27 July 2009

the rub

If each of us carries around a set of criteria by which we judge certain acts as loving and tender or hating and brutal, what may be a loving act to one person may be a hating act to another. For example, one woman may be delighted if her suitor uses a "caveman approach" with her; another woman may think of him as repugnant for just the same behavior. The woman who sees the caveman approach as loving may in turn interpret a more subtle approach as "weak," whereas the woman who is repelled by a caveman approach may see the more subtle approach as "sensitive." Thus behavior even of itself does not directly lead to experience. It must be perceived and interpreted according to some set of criteria...
  In order for the other's behavior to become part of self's experience, self must perceive it. The very act of perception entails interpretation. The human being learns how to structure his perceptions, particularly within his family, as a subsystem interplaying with its own contextual subculture, related institutions and overall larger culture...
  Our experience of another entails a particular interpretation of his behavior. To feel loved is to perceive and interpret, that is, to experience, the actions of the other as loving. The alternation of my experience of my behavior to your experience of my behavior—there's the rub.

I act in a way that is cautious to me, but cowardly to you.
You act in a way that is courageous to you, but foolhardy to me.
She sees herself as vivacious, but he sees her as superficial.
He sees himself as friendly, she sees him as seductive.
She sees herself as reserved, he sees her as haughty and aloof.
He sees himself as gallant, she sees him as phony.
She sees herself as feminine, he sees her as helpless and dependent.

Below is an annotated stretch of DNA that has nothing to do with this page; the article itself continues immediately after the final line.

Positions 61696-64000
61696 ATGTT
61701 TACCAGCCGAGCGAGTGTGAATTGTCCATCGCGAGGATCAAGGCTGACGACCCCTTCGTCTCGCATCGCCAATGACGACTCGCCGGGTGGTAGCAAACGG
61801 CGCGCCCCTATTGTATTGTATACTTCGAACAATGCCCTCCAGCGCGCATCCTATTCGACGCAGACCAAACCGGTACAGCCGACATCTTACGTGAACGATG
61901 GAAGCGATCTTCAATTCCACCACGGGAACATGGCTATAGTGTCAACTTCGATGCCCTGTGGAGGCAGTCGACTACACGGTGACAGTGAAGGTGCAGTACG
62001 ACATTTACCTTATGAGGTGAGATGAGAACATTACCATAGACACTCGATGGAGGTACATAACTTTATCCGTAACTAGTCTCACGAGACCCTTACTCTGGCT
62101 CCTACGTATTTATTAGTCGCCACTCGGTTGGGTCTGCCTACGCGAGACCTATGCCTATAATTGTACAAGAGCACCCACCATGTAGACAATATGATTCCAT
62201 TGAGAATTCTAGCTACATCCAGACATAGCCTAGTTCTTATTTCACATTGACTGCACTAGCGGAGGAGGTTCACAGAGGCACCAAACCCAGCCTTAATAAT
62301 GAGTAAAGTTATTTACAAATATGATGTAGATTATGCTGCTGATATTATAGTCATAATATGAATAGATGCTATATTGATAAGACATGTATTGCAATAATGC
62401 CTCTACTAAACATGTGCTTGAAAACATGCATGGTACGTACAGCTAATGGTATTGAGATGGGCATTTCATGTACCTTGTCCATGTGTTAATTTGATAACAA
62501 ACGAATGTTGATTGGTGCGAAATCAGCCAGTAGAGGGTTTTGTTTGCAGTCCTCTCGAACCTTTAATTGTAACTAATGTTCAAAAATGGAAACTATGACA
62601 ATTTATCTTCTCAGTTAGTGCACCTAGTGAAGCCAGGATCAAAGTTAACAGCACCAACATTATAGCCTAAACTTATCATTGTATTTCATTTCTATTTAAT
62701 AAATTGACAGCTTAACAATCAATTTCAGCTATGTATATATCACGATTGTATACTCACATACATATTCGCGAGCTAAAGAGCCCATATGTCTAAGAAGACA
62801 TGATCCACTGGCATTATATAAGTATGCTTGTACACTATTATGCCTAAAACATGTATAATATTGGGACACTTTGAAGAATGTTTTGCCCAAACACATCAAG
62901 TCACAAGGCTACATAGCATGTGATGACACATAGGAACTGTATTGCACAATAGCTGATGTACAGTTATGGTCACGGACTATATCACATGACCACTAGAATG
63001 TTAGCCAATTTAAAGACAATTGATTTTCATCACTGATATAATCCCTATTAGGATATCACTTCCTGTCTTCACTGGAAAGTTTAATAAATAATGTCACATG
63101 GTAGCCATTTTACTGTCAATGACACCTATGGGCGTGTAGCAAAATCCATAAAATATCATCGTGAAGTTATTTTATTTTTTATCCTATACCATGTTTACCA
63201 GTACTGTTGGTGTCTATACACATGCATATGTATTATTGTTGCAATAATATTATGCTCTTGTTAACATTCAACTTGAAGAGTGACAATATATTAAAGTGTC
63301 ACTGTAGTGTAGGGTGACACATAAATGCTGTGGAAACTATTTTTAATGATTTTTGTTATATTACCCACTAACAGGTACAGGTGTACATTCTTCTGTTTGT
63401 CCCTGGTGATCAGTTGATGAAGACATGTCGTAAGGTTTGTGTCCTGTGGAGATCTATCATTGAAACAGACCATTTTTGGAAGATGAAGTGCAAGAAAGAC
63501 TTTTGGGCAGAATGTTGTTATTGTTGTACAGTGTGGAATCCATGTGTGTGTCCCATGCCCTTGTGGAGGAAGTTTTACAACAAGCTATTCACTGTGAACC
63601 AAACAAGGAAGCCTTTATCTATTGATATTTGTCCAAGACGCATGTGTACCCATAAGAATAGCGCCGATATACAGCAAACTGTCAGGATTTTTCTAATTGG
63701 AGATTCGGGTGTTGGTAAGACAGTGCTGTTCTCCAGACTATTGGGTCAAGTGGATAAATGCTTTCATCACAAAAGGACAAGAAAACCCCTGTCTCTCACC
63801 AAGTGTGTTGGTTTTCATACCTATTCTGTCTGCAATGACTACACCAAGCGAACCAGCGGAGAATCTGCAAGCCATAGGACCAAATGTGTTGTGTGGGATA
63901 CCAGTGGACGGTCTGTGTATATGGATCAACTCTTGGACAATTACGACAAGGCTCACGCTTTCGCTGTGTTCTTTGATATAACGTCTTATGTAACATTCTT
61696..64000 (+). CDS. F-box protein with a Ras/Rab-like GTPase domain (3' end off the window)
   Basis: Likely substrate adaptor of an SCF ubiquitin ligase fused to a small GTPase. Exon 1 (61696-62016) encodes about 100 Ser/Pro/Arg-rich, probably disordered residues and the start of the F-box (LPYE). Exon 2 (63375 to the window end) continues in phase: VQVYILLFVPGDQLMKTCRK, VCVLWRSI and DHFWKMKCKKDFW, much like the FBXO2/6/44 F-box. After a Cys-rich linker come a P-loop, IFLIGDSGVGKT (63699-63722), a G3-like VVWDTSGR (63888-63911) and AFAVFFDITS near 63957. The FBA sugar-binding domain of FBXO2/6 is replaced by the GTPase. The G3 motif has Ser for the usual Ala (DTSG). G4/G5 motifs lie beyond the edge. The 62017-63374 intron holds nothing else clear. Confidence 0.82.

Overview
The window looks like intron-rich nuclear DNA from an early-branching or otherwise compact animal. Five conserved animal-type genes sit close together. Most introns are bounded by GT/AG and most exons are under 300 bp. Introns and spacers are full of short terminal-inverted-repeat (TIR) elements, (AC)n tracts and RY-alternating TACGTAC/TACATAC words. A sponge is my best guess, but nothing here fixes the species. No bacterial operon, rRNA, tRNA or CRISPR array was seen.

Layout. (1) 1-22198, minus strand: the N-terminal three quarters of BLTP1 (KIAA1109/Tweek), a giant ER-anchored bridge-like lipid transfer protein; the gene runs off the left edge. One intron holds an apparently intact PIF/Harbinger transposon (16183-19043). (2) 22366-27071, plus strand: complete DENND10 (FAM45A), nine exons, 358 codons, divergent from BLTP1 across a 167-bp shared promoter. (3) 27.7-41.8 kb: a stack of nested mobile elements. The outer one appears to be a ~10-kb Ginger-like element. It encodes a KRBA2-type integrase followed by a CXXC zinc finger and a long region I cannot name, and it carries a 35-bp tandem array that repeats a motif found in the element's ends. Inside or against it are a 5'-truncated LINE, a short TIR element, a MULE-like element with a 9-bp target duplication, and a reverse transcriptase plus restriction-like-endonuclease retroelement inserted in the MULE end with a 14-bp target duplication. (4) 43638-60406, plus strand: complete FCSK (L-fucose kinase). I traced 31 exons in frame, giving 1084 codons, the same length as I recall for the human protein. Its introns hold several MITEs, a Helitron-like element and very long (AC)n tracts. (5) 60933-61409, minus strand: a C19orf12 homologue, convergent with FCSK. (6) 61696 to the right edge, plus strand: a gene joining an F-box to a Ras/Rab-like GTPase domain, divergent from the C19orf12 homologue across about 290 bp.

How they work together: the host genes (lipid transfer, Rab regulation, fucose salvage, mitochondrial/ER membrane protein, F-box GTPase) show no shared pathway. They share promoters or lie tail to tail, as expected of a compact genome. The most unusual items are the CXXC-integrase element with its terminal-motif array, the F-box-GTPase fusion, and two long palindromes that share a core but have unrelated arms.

He sees himself as masculine, she sees him as overbearing and dominating.

  Experience in all cases entails the perception of the act and the interpretation of it. Within the issue of perception is the issue of selection and reception. From the many things that we see and hear of the other we select a few to remember. Acts highly significant to us may be trivial to others. We happen not to have been paying attention at that moment; we missed what to the other was his most significant gesture or statement. But, even if the acts selected for interpetation are the same, even if each individual perceives these acts as the same, even if each individual perceives these acts as the same act, the interpretation of the identical act may be very different. She winks at him in friendly complicity, and he sees it as seductive. The act is the same, the interpretation and hence the experience of it is disjunctive. She refuses to kiss him goodnight out of "self-respect," but he sees it as a rejection of him, and so on.
  A child who is told by his mother to wear a sweater may resent her as coddling him, but to her it may seem to be simply a mark of natural concern.
  In one society to burp after a good meal is good manners; in another it is uncouth. Thus, even though the piece of behavior under consideration may be agreed upon, the interpretation of this behavior may be diametrically disagreed upon.
  What leads to diametrically opposed interpretations? In general, we can say interpretations are based on our past learning, particularly within our family (i.e., with our parents, siblings and relatives) but also in the larger society in which we travel.
  Secondly, the act itself is interpreted according to the context in which it is found. Thus, for example, the refusal of a goodnight kiss after one date may seem to be perfectly normal for both parties, but after six months' dating a refusal would seem more significant to each of them. Also a refusal after a previous acceptance will seem more significant.
  What happens when two people do not agree on the meaning to be assigned to a particular act? A very complicated process ensues. If communication is optimum, they understand that they differ on the interpretation of the act, and also realize that they both understand that they differ in its interpretation. Once this is established they may get into a struggle over whether or not to change the act under consideration in the future. This struggle may take various forms:

Threat—Do this or else.
Coaxing—Please do this.
Bribery—If you do this I will do that in return.
Persuasion—I believe it is a good idea for you to do this because, etc.

However, often in human affairs where there is a disagreement there is also a misunderstanding and failure of realization of misunderstanding. This may be deliberate, i.e., a simple attempt to ignore the other person's point of view, or it may be an unwitting overlooking of the opposing viewpoint. In either case a disruption of communication occurs.

Laing, Phillipson & Lee, Interpersonal Perception (1966: 10-13)